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|Top Secret Affair|
Spanish theatrical release poster
|Directed by||H. C. Potter|
|Produced by|| Martin Rackin |
|Written by|| Roland Kibbee |
|Based on||Melville Goodwin, U.S.A.|
by John P. Marquand
|Starring|| Susan Hayward |
|Music by||Roy Webb|
|Edited by||Folmar Blangsted|
|Distributed by||Warner Bros.|
Top Secret Affair is a 1957 romantic comedy film made by Carrollton Inc. and distributed by Warner Bros. that stars Susan Hayward and Kirk Douglas. It was directed by H. C. Potter and produced by Martin Rackin and Milton Sperling from a screenplay by Roland Kibbee and Allan Scott. (Carrollton Inc. was Hayward's own production company, named for her adopted hometown in Georgia.)
The story is very loosely adapted from the 1951 novel Melville Goodwin, U.S.A. by John P. Marquand, which had previously been adapted in 1952 for television's "Pulitzer Prize Playhouse." Hollywood avoided filming the novel for years because of its touchy subject matter: a married general's affair with a wealthy journalist. The screenwriters finally wound up rewriting the plot. The names of the two characters—Melville Goodwin and Dottie Peale—were retained, but both were made single. The film's credits state that it is "based on characters" in Marquand's book, rather than on the book itself.
The music score was by Roy Webb, the cinematography by Stanley Cortez and costume design by Charles LeMaire.
The film co-stars Paul Stewart and Jim Backus. The original leads were to be Humphrey Bogart and wife Lauren Bacall, and they were filmed doing a wardrobe test in 1956. But Bogart's illness forced his withdrawal from the project, and Bacall opted to remain at home to care for him until his death in 1957.
Melville A. "Ironpants" Goodwin (Kirk Douglas) is a much-decorated U.S. Army major general who has just been appointed chairman of the Joint Atomic International Commission by the President of the United States. This is upsetting to wealthy Dorothy "Dottie" Peale (Susan Hayward), a media mogul who wanted a close friend of her father's to get the position.
Dottie is accustomed to getting her way and decides to do something about it. She gets the Army to send General Goodwin to her estate on Long Island for a lengthy interview and photo session for one of her popular Peale Enterprises publications. Her plot is to ruin Goodwin's reputation as a squeaky-clean, red-blooded American hero. Dottie hides a tape recorder in her home, and assigns a photographer to catch Goodwin in compromising situations. Having heard rumors that he is secretly a ladies' man, she also hopes to get the general to disclose something scandalous.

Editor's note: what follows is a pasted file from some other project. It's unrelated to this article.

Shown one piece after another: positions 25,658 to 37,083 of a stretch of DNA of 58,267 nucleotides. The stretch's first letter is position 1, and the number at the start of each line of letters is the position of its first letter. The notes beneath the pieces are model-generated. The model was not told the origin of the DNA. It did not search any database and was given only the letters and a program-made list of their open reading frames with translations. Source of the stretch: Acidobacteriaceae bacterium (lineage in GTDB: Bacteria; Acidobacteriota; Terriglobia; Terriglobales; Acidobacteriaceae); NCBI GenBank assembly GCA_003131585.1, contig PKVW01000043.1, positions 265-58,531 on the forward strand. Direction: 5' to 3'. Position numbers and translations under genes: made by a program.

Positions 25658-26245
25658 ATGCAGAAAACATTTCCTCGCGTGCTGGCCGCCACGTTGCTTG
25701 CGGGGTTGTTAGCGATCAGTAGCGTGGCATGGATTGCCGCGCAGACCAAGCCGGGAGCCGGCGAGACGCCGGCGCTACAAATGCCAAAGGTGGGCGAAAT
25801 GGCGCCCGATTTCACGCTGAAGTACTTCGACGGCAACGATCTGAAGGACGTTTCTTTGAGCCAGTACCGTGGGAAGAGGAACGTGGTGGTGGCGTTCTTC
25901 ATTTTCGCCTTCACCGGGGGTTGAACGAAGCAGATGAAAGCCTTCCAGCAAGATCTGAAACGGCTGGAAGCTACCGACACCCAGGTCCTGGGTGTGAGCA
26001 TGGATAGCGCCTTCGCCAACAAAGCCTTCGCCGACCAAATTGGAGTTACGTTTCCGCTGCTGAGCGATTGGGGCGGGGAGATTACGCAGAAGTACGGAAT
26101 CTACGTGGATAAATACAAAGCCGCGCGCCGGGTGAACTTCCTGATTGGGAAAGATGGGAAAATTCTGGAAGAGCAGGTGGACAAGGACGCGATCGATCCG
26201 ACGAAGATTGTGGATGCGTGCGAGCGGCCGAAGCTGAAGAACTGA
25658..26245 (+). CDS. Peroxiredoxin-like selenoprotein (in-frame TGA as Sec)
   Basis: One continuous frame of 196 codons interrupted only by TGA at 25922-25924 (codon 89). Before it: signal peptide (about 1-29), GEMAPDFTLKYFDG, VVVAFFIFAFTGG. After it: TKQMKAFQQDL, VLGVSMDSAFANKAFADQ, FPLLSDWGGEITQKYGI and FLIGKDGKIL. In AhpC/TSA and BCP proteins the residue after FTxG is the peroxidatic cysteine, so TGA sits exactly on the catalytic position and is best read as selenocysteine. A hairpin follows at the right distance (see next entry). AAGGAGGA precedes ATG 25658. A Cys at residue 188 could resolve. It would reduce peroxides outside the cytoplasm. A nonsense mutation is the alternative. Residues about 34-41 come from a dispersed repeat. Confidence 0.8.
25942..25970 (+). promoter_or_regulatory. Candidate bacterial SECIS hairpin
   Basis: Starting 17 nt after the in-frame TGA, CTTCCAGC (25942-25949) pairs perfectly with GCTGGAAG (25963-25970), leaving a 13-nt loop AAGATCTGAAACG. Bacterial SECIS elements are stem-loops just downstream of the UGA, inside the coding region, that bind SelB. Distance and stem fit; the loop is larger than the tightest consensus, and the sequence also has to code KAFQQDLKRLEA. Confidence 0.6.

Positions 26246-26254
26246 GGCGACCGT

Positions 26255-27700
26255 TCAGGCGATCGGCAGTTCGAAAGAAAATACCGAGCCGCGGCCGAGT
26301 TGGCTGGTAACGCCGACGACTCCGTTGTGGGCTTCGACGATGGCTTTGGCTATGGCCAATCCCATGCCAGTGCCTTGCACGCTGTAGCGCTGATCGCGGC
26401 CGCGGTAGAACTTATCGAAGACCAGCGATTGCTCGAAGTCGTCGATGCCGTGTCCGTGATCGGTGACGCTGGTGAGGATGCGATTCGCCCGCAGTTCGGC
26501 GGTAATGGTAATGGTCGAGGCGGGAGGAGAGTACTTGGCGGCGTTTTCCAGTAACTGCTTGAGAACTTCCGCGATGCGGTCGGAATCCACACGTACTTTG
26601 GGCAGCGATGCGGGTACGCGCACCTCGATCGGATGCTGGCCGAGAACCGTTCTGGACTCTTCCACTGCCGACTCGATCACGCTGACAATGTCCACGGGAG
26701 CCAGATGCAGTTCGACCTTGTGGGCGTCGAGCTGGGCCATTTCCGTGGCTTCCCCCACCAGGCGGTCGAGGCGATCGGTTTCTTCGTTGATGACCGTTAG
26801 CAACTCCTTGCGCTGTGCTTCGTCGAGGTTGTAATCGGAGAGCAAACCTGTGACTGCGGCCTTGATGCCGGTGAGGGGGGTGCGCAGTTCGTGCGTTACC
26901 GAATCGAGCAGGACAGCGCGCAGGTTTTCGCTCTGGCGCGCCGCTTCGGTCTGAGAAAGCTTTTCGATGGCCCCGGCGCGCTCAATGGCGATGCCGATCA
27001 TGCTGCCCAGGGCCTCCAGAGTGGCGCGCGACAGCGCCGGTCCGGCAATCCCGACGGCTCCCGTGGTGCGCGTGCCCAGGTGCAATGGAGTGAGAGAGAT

Every attempt to catch Goodwin off guard or make him appear a fool fails. Drastic measures are called for, what Dottie terms "night maneuvers." She takes the general to a nightclub, tries to get him drunk, coaxing him to sing and dance in a vain attempt to humiliate him. Nothing works. A little tipsy herself, Dottie falls off a diving board of her swimming pool at home. Goodwin rescues her, leading to a night of romance.
Dottie's attitude is changed. She plans to marry Goodwin and maybe even help him become president of the United States, which would make her first lady. To her surprise, the general has no plans to continue this romance. He tells her about a love affair with a woman named Yvette to whom he revealed top-secret information during the Korean War. When he found out Yvette was an enemy spy, he had to have her shot.
A rejected Dottie goes back to her original plan to ruin him. Her magazine's story, "Blabbermouth Goodwin", results in a Senate inquiry into his behavior. Unfortunately for the general, his activity in the Yvette spy case is still top secret, and he is forbidden to discuss it.
Questioned by hostile Senator Burdick (Roland Winters) about another girl in the story, Goodwin reveals that she was not a grown woman but a 7-year-old orphan. He has explanations for everything else and demonstrates that his conduct has been exemplary at all times. Dottie feels ashamed of her role in this and confirms on the stand his assertion that the article was filled with exaggerations and lies. Yet she cannot say the same about the matter of Yvette.
Goodwin is unable to get permission to speak about Yvette through the usual channels. In desperation, he sends Colonel Homer Gooch (Jim Backus) to see the President. Finally, the spy case is declassified. The general testifies that the Army knew that Yvette was a spy. When he was informed, he decided to break off the affair, but was ordered to feed her false information in advance of an important counterattack.
Goodwin is publicly cleared of wrongdoing and recognized as a bigger hero than ever. In front of a gaggle of Washington reporters, he drags a protesting but obviously willing Dottie into a waiting car, signaling that their romance is on again.
Susan Hayward later said the film was "very good – but nobody went to see it."
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